Back in August, during my “birthday retreat,” (which you can read about here or here), I had the great privilege of sharing lunch with one of the monks who lives at St. Benedict’s. Sharing a meal with him affected me more than most sermons have, and I’m so thankful to God that he, in his own words, “disrupted my solitude.” I encountered God through Friar Tom, and I pray God shapes me into a person through whom others can encounter God. Here are a few of things he taught me:
1. “Tell Satan to go to hell.”
“After all, that’s where he belongs, right? When those negative thoughts start coming—‘you’re worthless,’ or temptation, or anything of that nature—that’s him and you have to tell him NO straight away.”
The moment he said it, after I chuckled, of course, I immediately knew the voice he was talking about. The one that tells me I’m a horrible mom. The one that tells me I can’t do anything right. The one that says my family would be better off without me. That voice is evil. And Friar Tom just gave me the perfect answer to it: Go to Hell.
2. “One of the great problems in our society is that people have lost the ability to be alone in silence, present only to themselves and to God.”
“Technology is invading our lives in such a way that people feel increasingly frantic and uncentered. We have to be able to turn off our devices, turn off all the noise, and be present in the moment.”
I must admit that though this wasn’t a new or novel concept to me, it was a convicting one, nonetheless. I knew that I needed to reassess my boundaries with social media and with technology, yet again. How does it creep into unhealthy levels so quickly? Why is it that I feel I must be entertained, or at least occupied at every moment of the day? Is it even good for mind not to have a moment to breathe or to think, or simply to just be in the silence and ponder?
He referenced a cartoon in which the Pope tells a group of young people playing Pokemon Go “Get rid of your gadgets and make a mark on the world!” Now, I have absolutely nothing against Pokemon Go. I really don’t know anything about it. And I also believe that “getting rid of our gadgets” in today’s society may be counterproductive in making a mark on the world. I know of many people who are, in fact, using technology to make the world a better place. But the key factor in them is that they are using the technology as a tool, and they are in control of that tool. They own and use the technology, not the other way around. May it be so with me as well.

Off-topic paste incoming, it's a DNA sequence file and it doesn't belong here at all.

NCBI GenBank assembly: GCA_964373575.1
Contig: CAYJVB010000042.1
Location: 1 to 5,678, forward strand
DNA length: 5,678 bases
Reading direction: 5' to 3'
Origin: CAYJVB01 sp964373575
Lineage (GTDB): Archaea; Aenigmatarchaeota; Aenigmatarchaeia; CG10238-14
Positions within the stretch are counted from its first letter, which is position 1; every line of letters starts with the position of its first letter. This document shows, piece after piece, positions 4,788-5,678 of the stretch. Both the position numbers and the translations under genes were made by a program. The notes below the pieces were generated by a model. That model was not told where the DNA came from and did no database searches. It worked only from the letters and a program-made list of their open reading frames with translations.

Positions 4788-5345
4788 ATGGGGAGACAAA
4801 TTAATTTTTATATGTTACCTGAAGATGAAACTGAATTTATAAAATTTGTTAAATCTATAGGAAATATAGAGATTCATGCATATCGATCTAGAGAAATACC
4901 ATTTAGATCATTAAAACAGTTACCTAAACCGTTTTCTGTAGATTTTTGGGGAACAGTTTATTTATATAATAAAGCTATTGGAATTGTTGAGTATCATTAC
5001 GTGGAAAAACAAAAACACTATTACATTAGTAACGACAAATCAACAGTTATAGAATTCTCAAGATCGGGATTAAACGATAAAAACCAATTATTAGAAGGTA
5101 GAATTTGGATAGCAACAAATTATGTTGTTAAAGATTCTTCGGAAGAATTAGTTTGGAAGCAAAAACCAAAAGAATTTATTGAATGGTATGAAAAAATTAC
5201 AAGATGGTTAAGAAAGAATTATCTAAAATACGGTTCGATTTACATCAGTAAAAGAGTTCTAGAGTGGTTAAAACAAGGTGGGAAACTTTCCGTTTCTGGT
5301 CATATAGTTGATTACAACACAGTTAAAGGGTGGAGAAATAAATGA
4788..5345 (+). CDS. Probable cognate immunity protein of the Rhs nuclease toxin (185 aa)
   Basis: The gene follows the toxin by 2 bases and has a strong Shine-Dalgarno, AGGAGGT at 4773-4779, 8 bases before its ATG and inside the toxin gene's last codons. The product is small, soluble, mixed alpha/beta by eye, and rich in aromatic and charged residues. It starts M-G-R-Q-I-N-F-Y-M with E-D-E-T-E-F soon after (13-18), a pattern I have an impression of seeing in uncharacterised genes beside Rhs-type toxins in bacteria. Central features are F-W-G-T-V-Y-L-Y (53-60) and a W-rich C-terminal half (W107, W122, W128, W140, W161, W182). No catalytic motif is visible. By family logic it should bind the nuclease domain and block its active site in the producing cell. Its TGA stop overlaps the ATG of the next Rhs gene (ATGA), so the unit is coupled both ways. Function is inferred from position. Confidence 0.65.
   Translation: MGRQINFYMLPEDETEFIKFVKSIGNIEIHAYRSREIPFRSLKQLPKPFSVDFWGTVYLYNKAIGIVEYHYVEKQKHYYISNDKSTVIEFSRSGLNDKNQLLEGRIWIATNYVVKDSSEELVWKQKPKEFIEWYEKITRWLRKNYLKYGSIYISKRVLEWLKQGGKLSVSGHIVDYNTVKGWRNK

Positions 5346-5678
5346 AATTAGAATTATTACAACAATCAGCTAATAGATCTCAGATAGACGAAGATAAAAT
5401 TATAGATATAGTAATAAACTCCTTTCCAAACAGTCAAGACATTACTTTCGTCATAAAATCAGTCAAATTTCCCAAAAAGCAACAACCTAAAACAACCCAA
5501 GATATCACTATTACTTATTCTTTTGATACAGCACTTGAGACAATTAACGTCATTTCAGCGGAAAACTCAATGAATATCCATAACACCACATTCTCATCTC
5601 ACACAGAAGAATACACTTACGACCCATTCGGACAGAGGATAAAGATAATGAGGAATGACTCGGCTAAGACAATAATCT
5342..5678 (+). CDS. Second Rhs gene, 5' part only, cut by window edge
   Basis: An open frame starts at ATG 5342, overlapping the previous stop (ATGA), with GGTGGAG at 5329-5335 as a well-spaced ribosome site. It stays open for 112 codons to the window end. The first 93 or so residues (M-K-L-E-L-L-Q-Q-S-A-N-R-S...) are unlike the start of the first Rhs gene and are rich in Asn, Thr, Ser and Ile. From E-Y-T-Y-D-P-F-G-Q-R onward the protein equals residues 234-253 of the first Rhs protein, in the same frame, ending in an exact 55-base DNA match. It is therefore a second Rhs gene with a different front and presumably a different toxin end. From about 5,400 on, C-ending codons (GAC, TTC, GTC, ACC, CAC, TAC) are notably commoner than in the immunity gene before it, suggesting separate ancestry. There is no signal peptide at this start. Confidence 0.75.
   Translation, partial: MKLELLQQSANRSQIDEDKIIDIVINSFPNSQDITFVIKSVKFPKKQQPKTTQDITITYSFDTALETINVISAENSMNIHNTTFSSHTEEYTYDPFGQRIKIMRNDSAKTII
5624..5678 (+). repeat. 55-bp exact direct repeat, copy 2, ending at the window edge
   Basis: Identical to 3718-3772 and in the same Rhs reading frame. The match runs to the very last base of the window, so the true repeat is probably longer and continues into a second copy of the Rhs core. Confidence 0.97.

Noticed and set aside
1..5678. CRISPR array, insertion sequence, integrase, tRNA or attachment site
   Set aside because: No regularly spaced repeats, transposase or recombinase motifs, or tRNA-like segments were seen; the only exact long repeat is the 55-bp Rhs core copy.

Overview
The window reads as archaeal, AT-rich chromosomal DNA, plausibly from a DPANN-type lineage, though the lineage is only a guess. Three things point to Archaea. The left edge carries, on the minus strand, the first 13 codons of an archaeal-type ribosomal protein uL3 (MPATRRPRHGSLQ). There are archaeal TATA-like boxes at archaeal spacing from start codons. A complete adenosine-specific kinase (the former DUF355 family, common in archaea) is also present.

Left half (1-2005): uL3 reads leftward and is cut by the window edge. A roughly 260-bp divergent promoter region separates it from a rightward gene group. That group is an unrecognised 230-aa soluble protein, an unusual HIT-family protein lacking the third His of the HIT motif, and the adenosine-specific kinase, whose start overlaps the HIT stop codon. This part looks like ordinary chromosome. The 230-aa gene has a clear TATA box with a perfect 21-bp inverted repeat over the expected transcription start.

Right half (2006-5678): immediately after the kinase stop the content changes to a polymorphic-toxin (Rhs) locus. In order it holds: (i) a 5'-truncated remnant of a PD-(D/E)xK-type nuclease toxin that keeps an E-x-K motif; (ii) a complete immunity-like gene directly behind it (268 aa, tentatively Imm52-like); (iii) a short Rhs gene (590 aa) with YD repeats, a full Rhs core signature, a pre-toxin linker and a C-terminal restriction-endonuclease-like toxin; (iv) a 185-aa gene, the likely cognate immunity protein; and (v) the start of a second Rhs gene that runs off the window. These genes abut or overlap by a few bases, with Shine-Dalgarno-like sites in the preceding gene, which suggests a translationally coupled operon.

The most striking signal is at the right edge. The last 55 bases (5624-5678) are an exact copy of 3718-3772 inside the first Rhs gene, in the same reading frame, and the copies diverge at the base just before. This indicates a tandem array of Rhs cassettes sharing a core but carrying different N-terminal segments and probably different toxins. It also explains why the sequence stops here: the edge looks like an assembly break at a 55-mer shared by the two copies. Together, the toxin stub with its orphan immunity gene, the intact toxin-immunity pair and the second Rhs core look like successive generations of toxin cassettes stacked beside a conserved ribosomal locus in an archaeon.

3. Being a good neighbor means giving away your absolute best.
When I asked him how he usually spent his days, he expressed gratitude for having the opportunity to spend afternoons outside, working in the orchards or on the grounds. In passing, he mentioned that the previous afternoon, he had spent the afternoon harvesting apples, and had gathered up the very best ones and taken them around to the neighbors. He said he felt it was truly important to do our best to be good neighbors, and I wholeheartedly agreed.
But am I truly a good neighbor? Do I give my best or do I give my leftovers? Would I give away the best apples or would I give away the bruised ones? Do I spend time thinking of how I can share with others or how I can acquire more? Do I spend my money and time on myself more than others? These are all questions I think we need to ask ourselves.
4. “Prefer nothing to the love of Christ.”
“We Benedictine monks follow St. Benedict’s rule of life, and it’s really a beautiful rule. But maybe the most beautiful and important part is this. We must prefer the love of Jesus to all else. That’s the heart of it.”
I’m not sure what I could even add to that. In essence, this is following Jesus. “Throwing off everything that hinders,” “taking up our cross,” “loving the Lord our God with all our heart soul, mind, and strength.”…All these are carried in this one, simple phrase.
It reminds me of one of my favorite Mother Teresa quotes, “Many people mistake our work for our vocation. Our vocation is the love of Jesus.”
So this is my prayer today:
Let love compel us, guide us, renew us and fill us. May we all have the courage, resolve, and wherewithal to say to Satan in the midst of his assault: “go to hell.” May we live generously, giving away our best and finding joy there. May our lives be marked by and oriented around the love of Jesus. May we be the type of people, like Friar Tom, through whom others can encounter God.